The conventional dimensional measurement method has a disadvantage in that it is time consuming to make the measurements. Therefore, it requires a significant amount of time and effort to build a dataset for artificial intelligence analyses related to print quality in a 3D printer. This study proposed, an automated measurement model that can have objective indicators was proposed to reduce the time consumption of existing manual measurement and the dispersion of errors in measurement. First, an image of a printed object is acquired using a camera installed in each view (top, isometric) of the printer, and height information is acquired from the sensor. Subsequently, the image is acquired by realizing the FOV with the same camera parameters at the same position as the installed camera in the modeling space, and the height information value is acquired from the modeling information value. After obtaining the contour from each acquired image, the IoU between the modeling and printed image is calculated, and the IoU measurement value corrected by considering the parameter error between the FOV and camera to obtain a more accurate IoU measurement value. Finally, the ratio of the height values obtained from the printer and model are calculated and averaged with the corrected IoU value to derive the final print quality measurement value.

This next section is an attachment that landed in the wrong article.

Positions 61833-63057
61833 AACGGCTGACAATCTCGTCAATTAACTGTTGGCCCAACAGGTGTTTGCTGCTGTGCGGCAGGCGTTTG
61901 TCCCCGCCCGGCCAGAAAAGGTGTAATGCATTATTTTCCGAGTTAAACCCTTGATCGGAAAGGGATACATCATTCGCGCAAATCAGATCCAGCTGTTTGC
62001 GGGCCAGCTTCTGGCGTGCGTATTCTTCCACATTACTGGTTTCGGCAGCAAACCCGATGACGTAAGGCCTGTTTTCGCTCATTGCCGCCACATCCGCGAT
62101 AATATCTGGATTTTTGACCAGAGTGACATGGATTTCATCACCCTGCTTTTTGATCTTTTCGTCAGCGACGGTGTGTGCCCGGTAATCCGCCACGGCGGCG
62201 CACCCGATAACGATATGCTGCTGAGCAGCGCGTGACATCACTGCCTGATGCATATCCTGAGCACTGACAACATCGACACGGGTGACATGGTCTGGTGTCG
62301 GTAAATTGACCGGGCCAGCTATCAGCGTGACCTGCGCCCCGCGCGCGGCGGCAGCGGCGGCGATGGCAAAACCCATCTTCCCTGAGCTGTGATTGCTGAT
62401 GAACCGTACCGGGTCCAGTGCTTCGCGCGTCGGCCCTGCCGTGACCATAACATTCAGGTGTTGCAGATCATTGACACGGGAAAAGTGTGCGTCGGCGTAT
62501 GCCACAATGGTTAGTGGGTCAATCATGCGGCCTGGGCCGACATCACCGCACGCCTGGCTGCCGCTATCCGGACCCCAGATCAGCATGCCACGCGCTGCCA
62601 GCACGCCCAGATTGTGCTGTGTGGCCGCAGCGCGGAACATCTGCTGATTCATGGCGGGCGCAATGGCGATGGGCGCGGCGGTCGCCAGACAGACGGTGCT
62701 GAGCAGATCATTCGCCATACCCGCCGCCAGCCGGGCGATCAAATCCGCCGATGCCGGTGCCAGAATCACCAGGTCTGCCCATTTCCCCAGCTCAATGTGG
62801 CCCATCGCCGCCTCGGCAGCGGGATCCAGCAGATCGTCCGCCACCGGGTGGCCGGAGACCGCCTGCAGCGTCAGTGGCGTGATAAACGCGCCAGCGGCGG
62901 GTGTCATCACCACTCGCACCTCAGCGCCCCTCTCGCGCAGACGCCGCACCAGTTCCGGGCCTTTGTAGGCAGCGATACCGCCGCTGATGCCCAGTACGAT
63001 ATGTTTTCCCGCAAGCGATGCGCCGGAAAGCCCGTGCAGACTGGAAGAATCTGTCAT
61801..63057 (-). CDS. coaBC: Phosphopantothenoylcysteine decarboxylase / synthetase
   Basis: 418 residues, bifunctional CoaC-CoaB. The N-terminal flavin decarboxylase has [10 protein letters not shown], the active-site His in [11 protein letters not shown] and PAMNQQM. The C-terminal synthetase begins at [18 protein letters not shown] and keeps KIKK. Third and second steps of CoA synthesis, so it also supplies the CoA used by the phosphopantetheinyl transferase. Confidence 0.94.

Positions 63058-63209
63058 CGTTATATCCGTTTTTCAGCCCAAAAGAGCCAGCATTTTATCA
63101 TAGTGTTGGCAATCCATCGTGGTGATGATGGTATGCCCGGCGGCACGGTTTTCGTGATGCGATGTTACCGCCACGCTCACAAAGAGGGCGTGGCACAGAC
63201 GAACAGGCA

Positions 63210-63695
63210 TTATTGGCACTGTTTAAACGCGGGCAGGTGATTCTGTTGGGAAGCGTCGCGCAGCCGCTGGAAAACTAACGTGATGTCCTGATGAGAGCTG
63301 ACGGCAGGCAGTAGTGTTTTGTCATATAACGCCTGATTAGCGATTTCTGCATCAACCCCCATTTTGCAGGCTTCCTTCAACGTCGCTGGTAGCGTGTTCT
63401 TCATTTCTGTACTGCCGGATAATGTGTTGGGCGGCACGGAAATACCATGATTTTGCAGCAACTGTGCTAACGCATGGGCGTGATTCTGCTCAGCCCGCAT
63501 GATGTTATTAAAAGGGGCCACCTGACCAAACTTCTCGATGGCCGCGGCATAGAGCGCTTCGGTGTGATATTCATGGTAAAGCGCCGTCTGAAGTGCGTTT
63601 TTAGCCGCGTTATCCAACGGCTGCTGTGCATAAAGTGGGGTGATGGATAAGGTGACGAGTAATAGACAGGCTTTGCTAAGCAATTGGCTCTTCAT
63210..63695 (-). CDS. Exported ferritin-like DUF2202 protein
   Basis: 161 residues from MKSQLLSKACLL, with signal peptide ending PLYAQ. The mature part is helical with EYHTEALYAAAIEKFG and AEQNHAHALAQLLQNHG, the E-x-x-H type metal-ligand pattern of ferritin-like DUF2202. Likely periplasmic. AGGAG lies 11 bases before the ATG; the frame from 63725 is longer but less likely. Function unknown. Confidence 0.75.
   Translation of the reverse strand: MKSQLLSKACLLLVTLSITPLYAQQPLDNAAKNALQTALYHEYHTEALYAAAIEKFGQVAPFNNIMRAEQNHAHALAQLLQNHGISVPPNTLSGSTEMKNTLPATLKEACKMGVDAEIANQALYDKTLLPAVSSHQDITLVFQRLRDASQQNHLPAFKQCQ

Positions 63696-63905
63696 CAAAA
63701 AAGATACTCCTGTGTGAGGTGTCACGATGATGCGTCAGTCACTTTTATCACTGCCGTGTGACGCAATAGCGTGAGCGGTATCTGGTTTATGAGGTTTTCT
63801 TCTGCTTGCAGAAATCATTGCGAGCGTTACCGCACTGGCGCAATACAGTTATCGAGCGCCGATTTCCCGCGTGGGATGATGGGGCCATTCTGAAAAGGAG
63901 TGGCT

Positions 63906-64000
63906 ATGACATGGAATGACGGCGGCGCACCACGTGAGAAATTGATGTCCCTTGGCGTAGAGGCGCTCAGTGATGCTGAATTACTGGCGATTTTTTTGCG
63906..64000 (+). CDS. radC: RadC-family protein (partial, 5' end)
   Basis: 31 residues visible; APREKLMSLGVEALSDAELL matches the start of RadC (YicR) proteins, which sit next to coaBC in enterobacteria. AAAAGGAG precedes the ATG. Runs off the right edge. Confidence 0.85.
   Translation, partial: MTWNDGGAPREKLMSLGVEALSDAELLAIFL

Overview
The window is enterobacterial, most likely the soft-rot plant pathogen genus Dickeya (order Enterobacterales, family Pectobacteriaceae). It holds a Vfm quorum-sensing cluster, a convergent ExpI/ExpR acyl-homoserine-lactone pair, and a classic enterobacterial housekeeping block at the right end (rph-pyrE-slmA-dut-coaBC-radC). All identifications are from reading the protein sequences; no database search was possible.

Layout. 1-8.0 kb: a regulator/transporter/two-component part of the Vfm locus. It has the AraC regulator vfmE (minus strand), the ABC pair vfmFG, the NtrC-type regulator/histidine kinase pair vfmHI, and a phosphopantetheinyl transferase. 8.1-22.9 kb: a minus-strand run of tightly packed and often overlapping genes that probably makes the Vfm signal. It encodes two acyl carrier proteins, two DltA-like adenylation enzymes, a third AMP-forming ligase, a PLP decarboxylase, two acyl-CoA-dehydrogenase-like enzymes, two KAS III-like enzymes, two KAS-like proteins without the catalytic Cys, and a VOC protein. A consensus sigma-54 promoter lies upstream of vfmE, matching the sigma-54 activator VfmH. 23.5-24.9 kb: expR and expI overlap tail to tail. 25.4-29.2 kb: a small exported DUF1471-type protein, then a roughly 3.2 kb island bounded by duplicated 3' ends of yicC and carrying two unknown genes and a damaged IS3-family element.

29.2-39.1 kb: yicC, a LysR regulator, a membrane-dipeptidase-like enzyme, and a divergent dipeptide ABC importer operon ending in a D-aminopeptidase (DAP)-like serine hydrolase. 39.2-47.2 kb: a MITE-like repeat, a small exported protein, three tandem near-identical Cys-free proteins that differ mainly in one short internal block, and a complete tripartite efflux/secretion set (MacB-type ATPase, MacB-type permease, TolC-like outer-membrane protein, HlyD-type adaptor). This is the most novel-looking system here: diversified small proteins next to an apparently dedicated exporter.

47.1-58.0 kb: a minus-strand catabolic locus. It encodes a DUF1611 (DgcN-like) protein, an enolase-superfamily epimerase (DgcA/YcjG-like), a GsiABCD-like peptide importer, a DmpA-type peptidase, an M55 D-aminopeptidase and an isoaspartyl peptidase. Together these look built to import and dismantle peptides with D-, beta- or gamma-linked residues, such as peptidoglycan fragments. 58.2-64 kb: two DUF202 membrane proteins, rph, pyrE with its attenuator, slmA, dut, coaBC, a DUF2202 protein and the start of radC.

This new automated measurement technique for measuring print quality is objective and requires less measurement time compared to the existing dimensional measurement method. Therefore, it is expected that it will contribute to the construction of 3D printer-related datasets sets and AI research.

6. Future Research

The method proposed in this study is suitable for a simple form. For complex shapes such as holes, the measurement method has not been validated. In future research, we plan to study an automated measurement technique that can accurately measure 3D print quality even for complex shapes.


This study was supported by the Technology Development Program (No. S3084459) funded by the Ministry of SMEs and Startups (MSS, Korea).


Hyun-Ju Yoo

She received her B.A. degree in international affairs from Ewha Womans University in 1995, and M.S. degree in convergence engineering, Venture Graduate School, Hoseo University, Seoul, Korea, in 2020. She is currently serving as the CEO of Top Table Inc., a 3D food printing system development company and her research interests include building a linkage system between 3D food printing and artificial intelligence.


Nammee Moon

She received her B.S., M.S., and Ph.D. degrees from the School of Computer Science and Engineering at Ewha Womans University in 1985, 1987, and 1998, respectively. She served as an assistant professor at Ewha Womans University from 1999 to 2003 and as a professor of Digital Media, Graduate School of Seoul Venture Information, from 2003 to 2008. Since 2008, she has been a professor in the Department of Computer Science and Engineering at Hoseo University. Her current research interests include social learning, HCI, user-centric data, artificial intelligence, and big-data processing and analysis.